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Bad Blood

3.47  ·  Rating Details ·  885 Ratings  ·  92 Reviews
Blood trickles down through every generation, seeps into every marriage. An international bestseller and winner of the Whitbread Biography Award, Bad Blood is a tragicomic memoir of one woman's escape from a claustrophobic childhood in post-World War II Britain and the story of three generations of the author's family and its marriages.

In one of the most extraordinary memo
Paperback, 304 pages
Published February 18th 2003 by HarperCollins Publishers (first published 2000)
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Apr 23, 2016 Connie rated it really liked it
3.5 stars. It was a surprise to read about the unusual childhood of Lorna Sage, a well known literary critic. While her father was away fighting in World War II, young Lorna and her mother lived with her grandparents in a vicarage in Hanmer, Flintshire. Her grandparents had a terrible marriage and were constantly fighting. Her philandering minister grandfather loved to frequent the pubs. He was very bright and passed on his love of reading to Lorna. Her relatives wondered if Lorna had inherited ...more
Nov 01, 2009 Therese rated it it was ok
Shelves: memoir
There is an arrogance in this book. A haughtiness that keeps the reader at arms length. There is something petulant and mincy about her writing, drudging up the mistakes and misery of others, judging it snidely, and throwing it down. A good memoirist doesn't come off sounding like a tattle-tale, or if they are, they let their anger and hurt pour out for justification. Her voice is so, "ha ha look at these pathetic fools..." Unpleasant, despite some poetic writing.
Ok read, but nothing special, I didn't think she really had anything particularly new or different to say about the period, and she didn't really have all that exceptional a life, although I was impressed at her determination to sit her exams and go to university despite having just given birth, and would rather have read that story, rather than it just being the last chapter!!
Jul 28, 2015 Richard rated it really liked it
It took a little while to get going for me but when it did, I think when Lorna became a rebellious...ish teenager I loved it.

It is also uplifting, funny in a grim way and has some great pictures showing what a stylish lady she was. I was saddened to learn that Lorna Sage died in 2001.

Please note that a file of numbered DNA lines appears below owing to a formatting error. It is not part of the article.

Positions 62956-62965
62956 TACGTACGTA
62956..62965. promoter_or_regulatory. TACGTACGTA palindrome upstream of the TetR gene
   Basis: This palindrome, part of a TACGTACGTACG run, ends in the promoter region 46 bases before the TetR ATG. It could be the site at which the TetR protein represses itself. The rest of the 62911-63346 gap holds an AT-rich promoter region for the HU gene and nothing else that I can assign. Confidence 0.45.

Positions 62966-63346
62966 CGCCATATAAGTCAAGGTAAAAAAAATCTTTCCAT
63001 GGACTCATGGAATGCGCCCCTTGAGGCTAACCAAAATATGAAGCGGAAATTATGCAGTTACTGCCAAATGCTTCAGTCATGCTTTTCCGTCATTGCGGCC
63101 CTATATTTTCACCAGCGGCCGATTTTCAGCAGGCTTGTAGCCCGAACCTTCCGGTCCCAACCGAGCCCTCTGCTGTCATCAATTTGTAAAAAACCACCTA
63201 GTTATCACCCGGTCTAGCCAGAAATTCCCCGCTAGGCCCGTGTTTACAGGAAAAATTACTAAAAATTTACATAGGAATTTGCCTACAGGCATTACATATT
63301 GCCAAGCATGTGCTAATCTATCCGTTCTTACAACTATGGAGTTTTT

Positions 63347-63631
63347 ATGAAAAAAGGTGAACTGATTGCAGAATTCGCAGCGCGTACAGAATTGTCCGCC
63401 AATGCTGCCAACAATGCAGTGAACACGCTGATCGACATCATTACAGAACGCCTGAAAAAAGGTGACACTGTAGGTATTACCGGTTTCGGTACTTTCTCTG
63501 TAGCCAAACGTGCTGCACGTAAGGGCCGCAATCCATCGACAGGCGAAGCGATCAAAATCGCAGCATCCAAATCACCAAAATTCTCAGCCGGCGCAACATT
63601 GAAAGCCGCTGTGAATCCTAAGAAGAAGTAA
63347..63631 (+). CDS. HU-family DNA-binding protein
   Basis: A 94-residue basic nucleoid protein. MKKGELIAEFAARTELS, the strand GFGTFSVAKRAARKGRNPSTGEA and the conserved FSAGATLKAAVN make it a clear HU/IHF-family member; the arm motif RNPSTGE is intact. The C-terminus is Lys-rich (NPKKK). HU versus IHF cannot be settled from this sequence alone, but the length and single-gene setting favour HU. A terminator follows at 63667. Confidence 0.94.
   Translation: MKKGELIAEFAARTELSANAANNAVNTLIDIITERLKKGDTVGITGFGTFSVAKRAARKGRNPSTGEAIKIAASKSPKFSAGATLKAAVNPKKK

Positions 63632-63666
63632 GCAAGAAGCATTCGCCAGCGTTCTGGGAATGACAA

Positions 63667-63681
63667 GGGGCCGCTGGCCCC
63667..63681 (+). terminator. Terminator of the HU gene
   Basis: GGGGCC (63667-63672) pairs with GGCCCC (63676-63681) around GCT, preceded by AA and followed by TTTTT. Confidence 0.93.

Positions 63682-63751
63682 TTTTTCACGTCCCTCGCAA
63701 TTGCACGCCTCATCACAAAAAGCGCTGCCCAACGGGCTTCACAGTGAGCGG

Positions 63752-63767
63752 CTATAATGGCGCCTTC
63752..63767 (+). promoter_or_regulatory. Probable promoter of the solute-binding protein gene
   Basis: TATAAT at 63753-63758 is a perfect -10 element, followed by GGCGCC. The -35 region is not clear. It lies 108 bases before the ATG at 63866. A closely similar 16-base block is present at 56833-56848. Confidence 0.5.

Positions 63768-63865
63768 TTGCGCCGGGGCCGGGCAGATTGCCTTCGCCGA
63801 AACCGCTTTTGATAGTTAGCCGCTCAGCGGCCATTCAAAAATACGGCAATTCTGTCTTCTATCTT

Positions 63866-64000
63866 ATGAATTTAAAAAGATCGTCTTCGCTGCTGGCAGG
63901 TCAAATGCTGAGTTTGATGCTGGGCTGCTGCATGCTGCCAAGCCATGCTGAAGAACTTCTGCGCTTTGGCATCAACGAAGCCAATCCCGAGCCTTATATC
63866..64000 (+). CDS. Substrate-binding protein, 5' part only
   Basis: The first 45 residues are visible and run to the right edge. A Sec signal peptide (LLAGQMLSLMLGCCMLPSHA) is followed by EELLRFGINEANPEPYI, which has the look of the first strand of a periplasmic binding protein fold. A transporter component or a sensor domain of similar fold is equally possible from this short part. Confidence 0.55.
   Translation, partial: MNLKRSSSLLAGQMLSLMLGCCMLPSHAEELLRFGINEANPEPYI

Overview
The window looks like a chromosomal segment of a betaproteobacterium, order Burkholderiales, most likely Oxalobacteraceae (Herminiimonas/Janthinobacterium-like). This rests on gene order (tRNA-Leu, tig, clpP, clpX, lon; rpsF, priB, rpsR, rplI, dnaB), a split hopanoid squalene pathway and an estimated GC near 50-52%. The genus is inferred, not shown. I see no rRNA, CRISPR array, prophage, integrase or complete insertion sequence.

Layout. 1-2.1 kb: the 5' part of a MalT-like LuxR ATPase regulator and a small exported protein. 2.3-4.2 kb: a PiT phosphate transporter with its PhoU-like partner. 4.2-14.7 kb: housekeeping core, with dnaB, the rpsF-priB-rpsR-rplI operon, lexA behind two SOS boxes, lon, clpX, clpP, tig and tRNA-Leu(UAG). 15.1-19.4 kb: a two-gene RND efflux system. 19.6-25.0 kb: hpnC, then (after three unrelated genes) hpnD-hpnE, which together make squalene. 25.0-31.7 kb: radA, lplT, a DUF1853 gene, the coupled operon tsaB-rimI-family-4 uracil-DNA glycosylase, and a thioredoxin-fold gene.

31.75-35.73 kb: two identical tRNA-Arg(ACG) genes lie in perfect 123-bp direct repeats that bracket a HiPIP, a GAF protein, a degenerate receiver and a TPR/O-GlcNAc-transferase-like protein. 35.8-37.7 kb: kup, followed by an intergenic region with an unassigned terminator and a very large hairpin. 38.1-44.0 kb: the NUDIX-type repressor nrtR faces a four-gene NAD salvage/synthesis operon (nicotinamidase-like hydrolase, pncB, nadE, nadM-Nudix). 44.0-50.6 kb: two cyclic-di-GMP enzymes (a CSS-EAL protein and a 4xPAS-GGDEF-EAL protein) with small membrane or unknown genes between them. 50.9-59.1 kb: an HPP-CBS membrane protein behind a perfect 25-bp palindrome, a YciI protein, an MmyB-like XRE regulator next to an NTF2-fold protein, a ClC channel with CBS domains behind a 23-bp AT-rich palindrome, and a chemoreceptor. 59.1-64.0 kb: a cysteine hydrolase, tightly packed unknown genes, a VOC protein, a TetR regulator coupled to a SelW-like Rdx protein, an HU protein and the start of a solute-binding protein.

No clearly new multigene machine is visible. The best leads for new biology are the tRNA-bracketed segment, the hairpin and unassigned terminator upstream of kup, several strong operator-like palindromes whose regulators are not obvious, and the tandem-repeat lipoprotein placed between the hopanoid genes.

Fine book.
Feb 27, 2012 Juliette rated it it was ok
Bitter, overwrought, screechy, self-absorbed and self-important: can NOT understand why all her reviewers were so complimentary, although could guess it might be something to do with fear! Sorry, thumbs down.
Feb 02, 2009 Lobstergirl rated it really liked it
Recommends it for: McGeorge Bundy
Recommended to Lobstergirl by: The New Yorker
Shelves: own, memoir
A quite excellent memoir. Learning about Sage's deprived, mucky childhood, you will be stunned what she made of herself. (An academic, award-winning literary critic and author.)
Jun 23, 2013 Lnaimark rated it really liked it
Ms Sage is a wonderful writer. The structure and style are somewhat unusual for a memoir, and I definitely appreciate that.

Spending time in a post-war Welsh vicarage with Lorna's lusty vicar grandfather, perpetually sour and angry grandmother, and her ditsy mother----none of whom could manage to lift a broom or to teach Lorna to bathe, apparently---was definitely one of those "Gee, I didn't know people lived like that" experiences. Again....a plus for me Moving out of the vicarage and into "coun
Mar 19, 2016 Emma rated it really liked it
For some reason before reading this book I didn't check when it was published; if I had I would've found it a safe conclusion that the author is dead. And I have no idea why that fact cast a pall over the book; often our authors are never really dead anyway. Poe and Bronte and Wilde and Mailer are as alive to me today as they ever were. But Sage writes with such piss and vinegar, with all of the arrogance and angst and condemnation of the teenager she was that her death was strangely effecting. ...more
Jun 12, 2012 Mam rated it really liked it
A peaceful, nearly affectionate memoir of a challenging and poverty driven childhood. Lorna Sage is a fine story teller and steps back enough from her own life to let the reader see and feel for herself.
Hers is the story of an angry, philandering grandfather, a grandmother who hated her husband and a little girl who grew up believing that she was as bad as her grandfather.
In post war England, there was grimness and shortages shared by all, especially in remote villages in the countryside and i